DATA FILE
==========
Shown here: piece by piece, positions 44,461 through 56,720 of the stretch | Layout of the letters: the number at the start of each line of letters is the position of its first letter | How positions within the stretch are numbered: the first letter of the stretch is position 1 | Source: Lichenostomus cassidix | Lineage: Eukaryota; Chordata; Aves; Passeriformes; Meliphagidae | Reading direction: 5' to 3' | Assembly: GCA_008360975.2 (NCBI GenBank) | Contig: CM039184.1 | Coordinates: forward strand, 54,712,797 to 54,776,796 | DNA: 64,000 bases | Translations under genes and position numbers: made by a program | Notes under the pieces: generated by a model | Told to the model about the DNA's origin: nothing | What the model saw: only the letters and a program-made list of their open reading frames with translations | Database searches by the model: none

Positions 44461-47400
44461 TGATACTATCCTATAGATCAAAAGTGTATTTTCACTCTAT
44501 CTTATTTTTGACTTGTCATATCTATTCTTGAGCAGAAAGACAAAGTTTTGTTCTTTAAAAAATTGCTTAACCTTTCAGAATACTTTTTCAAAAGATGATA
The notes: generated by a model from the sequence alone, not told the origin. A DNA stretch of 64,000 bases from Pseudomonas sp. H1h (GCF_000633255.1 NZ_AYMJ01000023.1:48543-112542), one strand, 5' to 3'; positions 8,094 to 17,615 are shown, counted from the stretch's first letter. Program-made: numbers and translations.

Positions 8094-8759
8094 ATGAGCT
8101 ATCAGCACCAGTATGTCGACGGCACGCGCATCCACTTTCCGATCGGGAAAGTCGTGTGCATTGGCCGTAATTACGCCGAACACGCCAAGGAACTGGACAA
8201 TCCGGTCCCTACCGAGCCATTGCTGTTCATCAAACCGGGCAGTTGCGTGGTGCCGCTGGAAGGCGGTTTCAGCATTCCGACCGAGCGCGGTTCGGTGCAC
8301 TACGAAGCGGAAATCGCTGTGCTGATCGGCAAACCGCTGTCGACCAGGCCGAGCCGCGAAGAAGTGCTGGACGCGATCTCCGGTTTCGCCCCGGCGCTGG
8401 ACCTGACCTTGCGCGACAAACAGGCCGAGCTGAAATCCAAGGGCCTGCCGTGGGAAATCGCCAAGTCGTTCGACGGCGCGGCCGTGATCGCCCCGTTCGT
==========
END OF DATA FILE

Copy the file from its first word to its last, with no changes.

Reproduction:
Shown here: piece by piece, positions 44,461 through 56,720 of the stretch | Layout of the letters: the number at the start of each line of letters is the position of its first letter | How positions within the stretch are numbered: the first letter of the stretch is position 1 | Source: Lichenostomus cassidix | Lineage: Eukaryota; Chordata; Aves; Passeriformes; Meliphagidae | Reading direction: 5' to 3' | Assembly: GCA_008360975.2 (NCBI GenBank) | Contig: CM039184.1 | Coordinates: forward strand, 54,712,797 to 54,776,796 | DNA: 64,000 bases | Translations under genes and position numbers: made by a program | Notes under the pieces: generated by a model | Told to the model about the DNA's origin: nothing | What the model saw: only the letters and a program-made list of their open reading frames with translations | Database searches by the model: none

Positions 44461-47400
44461 TGATACTATCCTATAGATCAAAAGTGTATTTTCACTCTAT
44501 CTTATTTTTGACTTGTCATATCTATTCTTGAGCAGAAAGACAAAGTTTTGTTCTTTAAAAAATTGCTTAACCTTTCAGAATACTTTTTCAAAAGATGATA
The notes: generated by a model from the sequence alone, not told the origin. A DNA stretch of 64,000 bases from Pseudomonas sp. H1h (GCF_000633255.1 NZ_AYMJ01000023.1:48543-112542), one strand, 5' to 3'; positions 8,094 to 17,615 are shown, counted from the stretch's first letter. Program-made: numbers and translations.

Positions 8094-8759
8094 ATGAGCT
8101 ATCAGCACCAGTATGTCGACGGCACGCGCATCCACTTTCCGATCGGGAAAGTCGTGTGCATTGGCCGTAATTACGCCGAACACGCCAAGGAACTGGACAA
8201 TCCGGTCCCTACCGAGCCATTGCTGTTCATCAAACCGGGCAGTTGCGTGGTGCCGCTGGAAGGCGGTTTCAGCATTCCGACCGAGCGCGGTTCGGTGCAC
8301 TACGAAGCGGAAATCGCTGTGCTGATCGGCAAACCGCTGTCGACCAGGCCGAGCCGCGAAGAAGTGCTGGACGCGATCTCCGGTTTCGCCCCGGCGCTGG
8401 ACCTGACCTTGCGCGACAAACAGGCCGAGCTGAAATCCAAGGGCCTGCCGTGGGAAATCGCCAAGTCGTTCGACGGCGCGGCCGTGATCGCCCCGTTCGT